600 California Street in San Francisco
Bonds that financed 600 California Street in San Francisco trade for 74 cents on the dollar but were originally rated AAA. © Jason Henry/Bloomberg

“It is probably and easily the worst example of mis-rating of major securities that is out there today,” says Dubitsky, who publishes articles on social media as The People’s Economist. “The integrity of the ratings process has improved very little [since the financial crisis].”

Observers say rating agencies are loath to admit they have mis-rated a AAA deal, and are therefore reluctant to lower the rating.

Fitch, through a spokesperson, said the agency did downgrade the 1407 Broadway bond, from AAA, and had put it on watch for further downgrades. As to the quality of its single-loan deal ratings, the Fitch spokesperson said the firm could not comment on industry-wide data and that approaches differed between rating agencies.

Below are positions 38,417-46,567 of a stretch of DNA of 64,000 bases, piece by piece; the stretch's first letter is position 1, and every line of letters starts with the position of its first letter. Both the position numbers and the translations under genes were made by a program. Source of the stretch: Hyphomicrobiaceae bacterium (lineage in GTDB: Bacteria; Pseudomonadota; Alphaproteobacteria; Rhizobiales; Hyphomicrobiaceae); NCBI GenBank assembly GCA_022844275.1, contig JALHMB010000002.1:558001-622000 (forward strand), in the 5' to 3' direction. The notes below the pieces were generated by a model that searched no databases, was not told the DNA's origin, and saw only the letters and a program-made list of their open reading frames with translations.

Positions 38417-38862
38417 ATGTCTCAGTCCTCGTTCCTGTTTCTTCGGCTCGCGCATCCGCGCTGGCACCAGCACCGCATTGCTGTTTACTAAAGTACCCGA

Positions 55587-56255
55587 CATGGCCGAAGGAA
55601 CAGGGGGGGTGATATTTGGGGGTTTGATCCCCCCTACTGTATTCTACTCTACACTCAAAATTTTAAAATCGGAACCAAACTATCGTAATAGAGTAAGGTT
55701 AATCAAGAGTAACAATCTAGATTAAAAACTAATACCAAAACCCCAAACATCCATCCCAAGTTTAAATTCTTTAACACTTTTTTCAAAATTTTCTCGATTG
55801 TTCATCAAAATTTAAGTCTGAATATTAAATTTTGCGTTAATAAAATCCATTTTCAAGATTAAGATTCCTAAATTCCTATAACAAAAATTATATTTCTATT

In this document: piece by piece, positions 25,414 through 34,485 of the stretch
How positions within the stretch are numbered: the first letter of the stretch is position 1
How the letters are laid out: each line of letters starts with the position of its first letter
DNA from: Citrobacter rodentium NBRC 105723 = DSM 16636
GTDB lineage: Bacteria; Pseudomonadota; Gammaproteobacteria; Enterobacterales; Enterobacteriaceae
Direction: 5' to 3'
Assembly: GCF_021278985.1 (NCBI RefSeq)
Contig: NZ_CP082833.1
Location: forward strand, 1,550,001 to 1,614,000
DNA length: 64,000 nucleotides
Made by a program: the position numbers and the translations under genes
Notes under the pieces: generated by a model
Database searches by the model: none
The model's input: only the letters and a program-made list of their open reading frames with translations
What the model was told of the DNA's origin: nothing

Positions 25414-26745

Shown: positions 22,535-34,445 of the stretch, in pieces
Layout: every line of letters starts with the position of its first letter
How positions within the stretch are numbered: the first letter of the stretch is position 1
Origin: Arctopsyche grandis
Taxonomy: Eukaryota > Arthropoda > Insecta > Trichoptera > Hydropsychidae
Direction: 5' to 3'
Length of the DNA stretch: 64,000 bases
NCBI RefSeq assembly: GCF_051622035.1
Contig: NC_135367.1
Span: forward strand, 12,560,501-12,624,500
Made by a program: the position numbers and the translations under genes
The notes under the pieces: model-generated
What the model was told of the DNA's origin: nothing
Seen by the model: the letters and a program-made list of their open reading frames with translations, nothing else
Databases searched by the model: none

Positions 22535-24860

Moody’s and S&P, which also issue ratings on single-asset bonds but did not rate 1407 Broadway, declined to comment for this article.

AAA ratings are supposed to indicate that the risk of a borrower defaulting is extremely low. Of companies in the S&P 500, just two are rated AAA, software giant Microsoft and drugmaker Johnson & Johnson.

“You should never have a loss on a AAA-rated bond,” says Ethan Penner, an investment banker who helped create the first commercial mortgage bond in the early 1990s. “The three letters ‘AAA’ next to a bond imply that the world could end and you will not have any losses.”

Nonetheless, a number of AAA-rated deals are looking increasingly risky. Dubitsky, the former Moody’s credit analyst, has a created a list of bond deals, which he calls the “Dirty Dozen”, that were either initially rated AAA or still are, even though the borrower is either delinquent or in default. Ark Capital Advisors, for instance, fell behind on its mortgage on San Francisco office tower 600 California Street in March 2023 and now owes more than $9.5mn in back payments. The bonds, which were originally rated AAA, now trade for 74 cents on the dollar, according to Bloomberg.